Tenham (meteorite)

From Wikipedia, the free encyclopedia
Jump to: navigation, search
Tenham meteorite
Tenham Meteorite.JPG
On display in the Natural History Museum, London
Type Chondrite
Class Carbonaceous chondrite
Country Australia
Region Tenham station, South Gregory, western Queensland
Fall date 1879

Tenham meteorites are the fragments of a larger meteorite that fell in 1879 in a remote area of Australia near the Tenham station, South Gregory, in western Queensland. Although the fall was seen by a number of people its exact date has not been established. Bright meteors were seen to be moving roughly from west to east. Stones were subsequently recovered from over a large area, about 20 kilometres (12 mi) long by 5 kilometres (3.1 mi) wide.

Because the Tenham meteorites were recovered quite soon after they fell, from a remote and dry region in which weathering and other alterations had not set in, they have been invaluable for scientific study of meteorites and their mineral contents. They are examples of chondritic meteorites, containing a high level of organic compounds, and rich in silicates, oxides, and sulfides. Many scientific studies have explored the mineralogy of these meteorites and their non-terrestrial features.[1]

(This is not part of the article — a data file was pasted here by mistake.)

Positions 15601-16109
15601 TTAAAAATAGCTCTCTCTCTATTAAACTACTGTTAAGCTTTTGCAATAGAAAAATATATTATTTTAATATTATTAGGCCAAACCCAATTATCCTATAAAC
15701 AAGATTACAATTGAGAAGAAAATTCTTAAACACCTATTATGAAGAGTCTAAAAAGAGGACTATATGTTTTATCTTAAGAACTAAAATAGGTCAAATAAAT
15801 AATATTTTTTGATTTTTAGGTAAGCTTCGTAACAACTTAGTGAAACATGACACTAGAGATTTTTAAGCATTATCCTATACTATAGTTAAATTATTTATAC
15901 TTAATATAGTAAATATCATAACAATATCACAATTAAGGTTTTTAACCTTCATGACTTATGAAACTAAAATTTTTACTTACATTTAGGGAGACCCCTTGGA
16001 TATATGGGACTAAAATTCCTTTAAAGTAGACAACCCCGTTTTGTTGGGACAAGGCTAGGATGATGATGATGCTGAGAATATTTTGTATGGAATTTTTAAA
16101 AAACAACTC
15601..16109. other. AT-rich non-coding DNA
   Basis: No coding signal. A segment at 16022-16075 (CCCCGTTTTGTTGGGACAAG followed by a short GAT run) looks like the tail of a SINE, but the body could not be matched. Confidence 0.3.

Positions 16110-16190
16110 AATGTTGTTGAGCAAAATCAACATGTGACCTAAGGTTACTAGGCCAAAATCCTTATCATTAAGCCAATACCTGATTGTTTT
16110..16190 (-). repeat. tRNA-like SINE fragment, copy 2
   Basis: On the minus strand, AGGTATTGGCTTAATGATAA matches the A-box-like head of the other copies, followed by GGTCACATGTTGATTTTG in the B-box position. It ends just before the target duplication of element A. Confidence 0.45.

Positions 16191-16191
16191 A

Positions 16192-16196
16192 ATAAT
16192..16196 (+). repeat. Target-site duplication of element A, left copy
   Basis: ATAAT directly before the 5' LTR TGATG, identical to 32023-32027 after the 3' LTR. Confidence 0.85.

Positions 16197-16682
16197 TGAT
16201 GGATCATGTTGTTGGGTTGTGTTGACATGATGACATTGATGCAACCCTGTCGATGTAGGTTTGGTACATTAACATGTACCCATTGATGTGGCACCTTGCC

Because the Tenham meteorites show evidence of high pressure deformations, they have been used to infer chemical and mineral changes that might occur within Earth's mantle.[2]

Ringwoodite, the high pressure forsterite polymorph named after Ted Ringwood was discovered in fragments of the Tenham meteorite.[3]

In 2014, a team of scientists at Argonne National Laboratory studied a sample of bridgmanite, a silicate perovskite ((Mg,Fe)SiO3),[4] taken from the Tehnam meteorite. The team used micro-focused X-rays for diffraction analysis and fast-readout area-detector techniques to avoid damage to the sample. The study yielded results not seen when using synthetic samples, including a higher than expected presence of sodium and ferric iron.[5]

See also[edit]

References[edit]

  1. ^ Tomioka, Naotaka & Fujino, Kiyoshi (22 August 1997). "Natural (Mg,Fe)SiO3-Ilmenite and -Perovskite in the Tenham Meteorite". Science 277 (5329): 1084–1086. Bibcode:1997Sci...277.1084T. doi:10.1126/science.277.5329.1084. PMID 9262473. 
  2. ^ Putnis, A & Price, GD (19 July 1979). "High-pressure (Mg, Fe)2SiO4 phases in the Tenham chondritic meteorite". Nature 280 (5719): 217–218. Bibcode:1979Natur.280..217P. doi:10.1038/280217a0. 
  3. ^ Binns, R. A.; Davis, R. J.; Reed, S. J. B. (7 March 1969). "Ringwoodite, Natural (Mg,Fe)2SiO4 Spinel in the Tenham Meteorite". Nature 221 (5184): 943–944. Bibcode:1969Natur.221..943B. doi:10.1038/221943a0. 
  4. ^ Eos, Transactions American Geophysical Union, Volume 95, Issue 23, Article first published online: 10 June 2014 PDF
  5. ^ Kunz, Tona. "Earth’s most abundant mineral finally has a name

Coordinates: 25°44′0″S 142°57′0″E / 25.73333°S 142.95000°E / -25.73333; 142.95000